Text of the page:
The feds indicted the owner of the home health facility along with four physicians and nine nurses for health care fraud. The owners allegedly hired the four physicians as house doctors to sign off on bogus orders for home health. The agency would locate Medicare beneficiaries, have them meet with a house physician who would order home heath that they would not medically need. Then the nurses would go to the homes and sign off to falsify the visits. Top
Pham v Presbyterian Hospital
Nina Pham, the first nurse to catch Ebola, has filed suit against the hospital for poor training and a myriad of poor practices which allowed she and another to catch the virus. She states the hospital's lack of training and roper equipment and violations of her privacy made her a symbol of corporate neglect. This will not go to trial and she will receive a large settlement.
Yedidag v Roswell Clinic
The surgeon sued the clinic for terminating him after he participated in a peer review hearing. The hospital received a report that was unsubstantiated that Dr. Yedidag verbally attacked another physician under peer review. The jury found for the surgeon and awarded both compensatory and punitive damages. The hospital appealed and lost in the appellate and supreme courts. There is a state law that prohibits the hospital from disciplining the surgeon from any action in a peer review hearing. This was in his contract. The courts allowed him to bring the private right of action and the court also said that "the acquisition and use of confidential peer review information for purposes of employee discipline is not a statutorily permissible use of peer review information." This is a rare time when a physician wins against a hospital.
Melez v Kaiser
Dr. Melez started working for Kaiser in 1991 and ten years later she was asked to sign a Dispute Resolution Procedure form. He initially refused but was told without it she could not continue working at Kaiser, so she signed it. Recenty she was terminated and sued for the usual suspects. Kaiser moved for arbitration under the signed Dispute Resolution form. The physician said the form was oppressive and should be tossed. The court did not agree since she was a highly educated person who could get another job. The court continued to rule against her on the other items as well. To arbitration.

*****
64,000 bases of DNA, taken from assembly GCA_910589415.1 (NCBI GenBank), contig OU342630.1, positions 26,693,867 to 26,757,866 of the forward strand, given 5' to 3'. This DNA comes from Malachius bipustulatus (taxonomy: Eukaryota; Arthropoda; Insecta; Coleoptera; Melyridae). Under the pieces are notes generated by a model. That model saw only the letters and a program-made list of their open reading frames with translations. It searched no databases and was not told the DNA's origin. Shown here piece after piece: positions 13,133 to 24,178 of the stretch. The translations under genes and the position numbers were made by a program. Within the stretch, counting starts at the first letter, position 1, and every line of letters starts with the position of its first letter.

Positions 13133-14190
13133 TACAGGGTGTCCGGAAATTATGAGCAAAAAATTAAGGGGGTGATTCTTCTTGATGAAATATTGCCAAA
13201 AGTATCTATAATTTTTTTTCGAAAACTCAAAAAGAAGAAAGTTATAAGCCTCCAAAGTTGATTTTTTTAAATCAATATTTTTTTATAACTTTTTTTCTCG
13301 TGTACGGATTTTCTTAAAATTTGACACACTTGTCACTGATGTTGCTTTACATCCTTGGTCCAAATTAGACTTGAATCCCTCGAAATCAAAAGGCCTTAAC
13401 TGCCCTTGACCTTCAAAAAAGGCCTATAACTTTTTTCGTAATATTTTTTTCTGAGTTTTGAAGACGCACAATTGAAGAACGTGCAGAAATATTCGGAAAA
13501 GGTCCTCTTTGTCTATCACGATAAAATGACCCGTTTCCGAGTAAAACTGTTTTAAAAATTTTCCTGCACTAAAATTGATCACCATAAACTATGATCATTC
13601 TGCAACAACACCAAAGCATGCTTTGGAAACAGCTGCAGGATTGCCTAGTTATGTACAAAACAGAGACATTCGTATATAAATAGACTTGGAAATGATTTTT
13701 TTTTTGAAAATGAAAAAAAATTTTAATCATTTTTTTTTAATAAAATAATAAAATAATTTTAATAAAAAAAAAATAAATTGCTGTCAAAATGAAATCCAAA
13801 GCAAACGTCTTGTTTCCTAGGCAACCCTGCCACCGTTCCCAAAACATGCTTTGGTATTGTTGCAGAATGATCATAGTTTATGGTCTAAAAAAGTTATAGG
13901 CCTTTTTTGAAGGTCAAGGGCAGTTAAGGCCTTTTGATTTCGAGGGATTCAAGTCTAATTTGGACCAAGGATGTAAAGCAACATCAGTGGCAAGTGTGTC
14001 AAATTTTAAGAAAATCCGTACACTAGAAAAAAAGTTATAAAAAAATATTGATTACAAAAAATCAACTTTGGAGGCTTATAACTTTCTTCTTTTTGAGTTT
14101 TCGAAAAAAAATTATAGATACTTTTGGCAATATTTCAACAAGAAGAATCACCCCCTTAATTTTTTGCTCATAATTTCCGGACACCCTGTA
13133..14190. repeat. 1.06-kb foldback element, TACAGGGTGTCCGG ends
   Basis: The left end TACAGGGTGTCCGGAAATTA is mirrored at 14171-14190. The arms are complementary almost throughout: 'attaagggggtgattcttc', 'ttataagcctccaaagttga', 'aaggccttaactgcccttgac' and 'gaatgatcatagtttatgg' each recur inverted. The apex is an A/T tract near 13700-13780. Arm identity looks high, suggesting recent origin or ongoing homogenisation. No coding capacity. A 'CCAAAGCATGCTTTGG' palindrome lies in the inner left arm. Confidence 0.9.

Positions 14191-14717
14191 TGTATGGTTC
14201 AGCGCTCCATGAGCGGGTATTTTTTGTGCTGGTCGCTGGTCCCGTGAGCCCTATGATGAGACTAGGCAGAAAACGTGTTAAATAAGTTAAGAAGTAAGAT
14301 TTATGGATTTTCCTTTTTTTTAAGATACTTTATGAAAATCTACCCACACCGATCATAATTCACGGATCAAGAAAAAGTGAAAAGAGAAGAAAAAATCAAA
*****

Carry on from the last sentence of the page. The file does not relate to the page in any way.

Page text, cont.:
Dysart v Palms of Pasadena Hosp.
A patient did not want to be treated by a person of dark skin. Nurse Dysart was prohibited from treating the patient due to the color of her skin. She sued for discrimination. In this difficult case of patient rights versus discimination the nurse won partial summary judgment.
Bastidas v Good Samaritan Hospital
The notice below was published in the April 1, 2014 issue. Following the next paragraph in quotes is a email I received.
Dr. Bastidas, an oncology surgeon at the hospital did a Whipple procedure on a patient and removed a kidney and injured the Superior Mesentery Artery. The patient died. The surgeon had his pancreas surgical privileges pulled and asked for a peer review which he lost. He sued for racial discrimination but failed to show the hospital was a state actor and failed to show discrimination. He also sued for lack of due process but lost that as well.
"I would appreciate if you review